Expanded Biographical Narrative

    Kenneth Rexroth (22 Dec. 1905- 6 June 1982) was born in Southwest Indiana. His family lived in various Midwestern cities until he was orphaned in 1919, and moved in with an aunt in Chicago. Rexroth pursued a vigorous self-education while working odd jobs, backpacking across the country, and writing poetry; his early work was strongly influenced by Chicago's Second Renaissance. He married Andrée Schafer in 1927, and the couple moved to San Francisco. During the early 1930s, Rexroth became involved in the Communist party's John Reed Clubs. During this time he developed friendships with other leftist poets. In the mid-1930s, Rexroth participated in the Federal Writers' Project, and published some of his poetry in journals and little magazines. His lifelong friendship with prominent New Directions publisher James Laughlin was established at this time.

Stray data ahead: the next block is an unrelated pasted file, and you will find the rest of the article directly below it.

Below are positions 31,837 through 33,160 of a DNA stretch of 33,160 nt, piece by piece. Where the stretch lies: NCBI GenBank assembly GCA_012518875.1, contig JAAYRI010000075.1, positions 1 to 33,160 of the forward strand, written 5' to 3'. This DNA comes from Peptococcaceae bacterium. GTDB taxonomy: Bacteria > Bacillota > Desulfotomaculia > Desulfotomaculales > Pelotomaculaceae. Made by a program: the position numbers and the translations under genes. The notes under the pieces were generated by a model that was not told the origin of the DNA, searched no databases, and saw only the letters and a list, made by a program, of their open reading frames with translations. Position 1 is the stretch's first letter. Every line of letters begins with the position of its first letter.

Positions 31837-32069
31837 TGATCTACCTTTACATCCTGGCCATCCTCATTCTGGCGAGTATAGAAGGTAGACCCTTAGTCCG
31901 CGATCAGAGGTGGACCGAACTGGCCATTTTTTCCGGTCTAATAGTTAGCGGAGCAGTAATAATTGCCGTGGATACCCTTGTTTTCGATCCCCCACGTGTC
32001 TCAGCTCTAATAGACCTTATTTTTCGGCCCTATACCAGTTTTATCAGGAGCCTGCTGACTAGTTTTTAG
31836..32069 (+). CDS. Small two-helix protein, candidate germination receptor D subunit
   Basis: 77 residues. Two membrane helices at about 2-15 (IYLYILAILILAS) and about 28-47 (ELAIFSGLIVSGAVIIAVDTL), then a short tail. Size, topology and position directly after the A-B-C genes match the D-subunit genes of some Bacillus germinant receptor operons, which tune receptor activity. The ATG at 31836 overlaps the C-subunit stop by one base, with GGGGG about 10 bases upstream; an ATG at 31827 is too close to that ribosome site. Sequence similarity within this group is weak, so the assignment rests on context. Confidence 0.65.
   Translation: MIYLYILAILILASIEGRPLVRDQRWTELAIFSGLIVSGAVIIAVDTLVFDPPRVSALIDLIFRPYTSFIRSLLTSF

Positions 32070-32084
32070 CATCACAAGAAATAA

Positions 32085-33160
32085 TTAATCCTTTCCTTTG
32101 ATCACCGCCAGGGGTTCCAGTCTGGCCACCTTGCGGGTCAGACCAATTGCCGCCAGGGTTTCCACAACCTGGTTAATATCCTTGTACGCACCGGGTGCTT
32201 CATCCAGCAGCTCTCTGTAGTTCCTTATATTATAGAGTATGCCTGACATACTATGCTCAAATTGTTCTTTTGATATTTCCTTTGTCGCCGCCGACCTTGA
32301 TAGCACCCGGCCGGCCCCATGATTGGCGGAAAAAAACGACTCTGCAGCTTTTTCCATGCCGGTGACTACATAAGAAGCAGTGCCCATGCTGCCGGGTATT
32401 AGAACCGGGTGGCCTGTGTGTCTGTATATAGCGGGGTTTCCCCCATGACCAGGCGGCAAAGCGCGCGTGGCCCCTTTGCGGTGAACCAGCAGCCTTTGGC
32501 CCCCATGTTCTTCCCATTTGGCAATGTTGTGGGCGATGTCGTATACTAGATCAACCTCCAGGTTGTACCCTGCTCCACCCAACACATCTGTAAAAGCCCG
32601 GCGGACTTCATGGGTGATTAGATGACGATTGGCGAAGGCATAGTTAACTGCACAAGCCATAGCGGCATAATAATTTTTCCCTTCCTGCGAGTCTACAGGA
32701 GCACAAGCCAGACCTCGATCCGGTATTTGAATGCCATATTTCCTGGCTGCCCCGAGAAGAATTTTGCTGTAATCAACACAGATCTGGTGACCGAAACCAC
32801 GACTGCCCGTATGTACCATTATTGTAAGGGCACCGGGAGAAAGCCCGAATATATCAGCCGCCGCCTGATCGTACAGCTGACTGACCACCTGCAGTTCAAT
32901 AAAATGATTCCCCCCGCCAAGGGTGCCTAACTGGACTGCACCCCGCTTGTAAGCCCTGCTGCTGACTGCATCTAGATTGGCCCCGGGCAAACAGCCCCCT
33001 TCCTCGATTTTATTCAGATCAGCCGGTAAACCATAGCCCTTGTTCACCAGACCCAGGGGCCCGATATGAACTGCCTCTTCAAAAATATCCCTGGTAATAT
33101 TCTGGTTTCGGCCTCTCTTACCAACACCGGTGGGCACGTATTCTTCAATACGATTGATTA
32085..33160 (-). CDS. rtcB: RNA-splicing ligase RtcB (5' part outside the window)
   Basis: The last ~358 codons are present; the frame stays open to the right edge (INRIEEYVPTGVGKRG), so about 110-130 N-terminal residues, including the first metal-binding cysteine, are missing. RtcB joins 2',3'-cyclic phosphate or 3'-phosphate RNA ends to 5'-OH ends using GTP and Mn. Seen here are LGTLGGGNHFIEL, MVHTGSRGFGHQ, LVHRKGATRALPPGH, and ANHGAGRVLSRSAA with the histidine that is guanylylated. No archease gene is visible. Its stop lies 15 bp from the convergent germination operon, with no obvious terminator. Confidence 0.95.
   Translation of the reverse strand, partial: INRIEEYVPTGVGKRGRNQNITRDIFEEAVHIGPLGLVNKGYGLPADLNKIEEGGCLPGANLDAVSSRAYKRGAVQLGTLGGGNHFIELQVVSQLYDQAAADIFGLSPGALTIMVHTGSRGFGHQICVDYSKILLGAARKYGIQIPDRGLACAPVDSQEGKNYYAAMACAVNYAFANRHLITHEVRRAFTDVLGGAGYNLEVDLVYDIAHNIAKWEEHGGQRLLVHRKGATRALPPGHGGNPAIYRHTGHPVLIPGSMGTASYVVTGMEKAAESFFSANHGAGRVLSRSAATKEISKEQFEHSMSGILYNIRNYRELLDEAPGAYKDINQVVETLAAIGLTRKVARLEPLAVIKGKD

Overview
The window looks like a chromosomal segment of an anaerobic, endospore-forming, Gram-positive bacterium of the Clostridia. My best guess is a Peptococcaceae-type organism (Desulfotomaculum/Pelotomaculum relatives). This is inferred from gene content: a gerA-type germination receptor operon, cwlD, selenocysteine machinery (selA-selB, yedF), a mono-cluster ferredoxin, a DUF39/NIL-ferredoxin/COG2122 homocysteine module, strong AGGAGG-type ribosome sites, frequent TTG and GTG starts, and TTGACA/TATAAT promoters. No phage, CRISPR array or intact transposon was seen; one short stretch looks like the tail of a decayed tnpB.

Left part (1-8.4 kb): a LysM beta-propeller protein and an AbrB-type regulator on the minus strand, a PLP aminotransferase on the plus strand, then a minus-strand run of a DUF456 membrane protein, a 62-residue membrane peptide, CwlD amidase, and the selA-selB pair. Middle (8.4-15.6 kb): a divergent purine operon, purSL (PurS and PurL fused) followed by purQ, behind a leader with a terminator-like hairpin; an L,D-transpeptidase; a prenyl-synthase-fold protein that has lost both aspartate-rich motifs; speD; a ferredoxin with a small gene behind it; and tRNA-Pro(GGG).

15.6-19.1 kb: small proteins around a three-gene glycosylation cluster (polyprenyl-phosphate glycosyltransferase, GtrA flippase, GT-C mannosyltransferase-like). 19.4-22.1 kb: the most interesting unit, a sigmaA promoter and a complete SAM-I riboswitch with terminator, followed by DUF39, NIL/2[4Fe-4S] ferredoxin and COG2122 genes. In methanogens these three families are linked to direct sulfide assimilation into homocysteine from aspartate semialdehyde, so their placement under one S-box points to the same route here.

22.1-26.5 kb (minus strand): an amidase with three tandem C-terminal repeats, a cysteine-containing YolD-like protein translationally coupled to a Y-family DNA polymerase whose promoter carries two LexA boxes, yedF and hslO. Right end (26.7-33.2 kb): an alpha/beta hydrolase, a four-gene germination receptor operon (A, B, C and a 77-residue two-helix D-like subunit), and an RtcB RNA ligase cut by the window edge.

In 1938 Rexroth shifted his Communist-based political ideologies to an ecologically informed pacifism. He married Marie Kass following his first wife's death in 1940, and registered as a conscientious objector during World War II. Rexroth established a philosophy club and hosted discussion salons that attracted other West coast intellectuals and poets, and became known as the father of the Beat generation.
    Rexroth received a Guggenheim fellowship in 1948 and traveled extensively across Europe and the United States. He fathered his two daughters, Katharine and Mary, by philosophy student Marthe Larsen. In addition to his weekly radio show and writings, Rexroth began to read poetry with live jazz accompaniment at popular performances. After Kass divorced him in 1955, Rexroth wed Larsen in 1958; they divorced in 1961.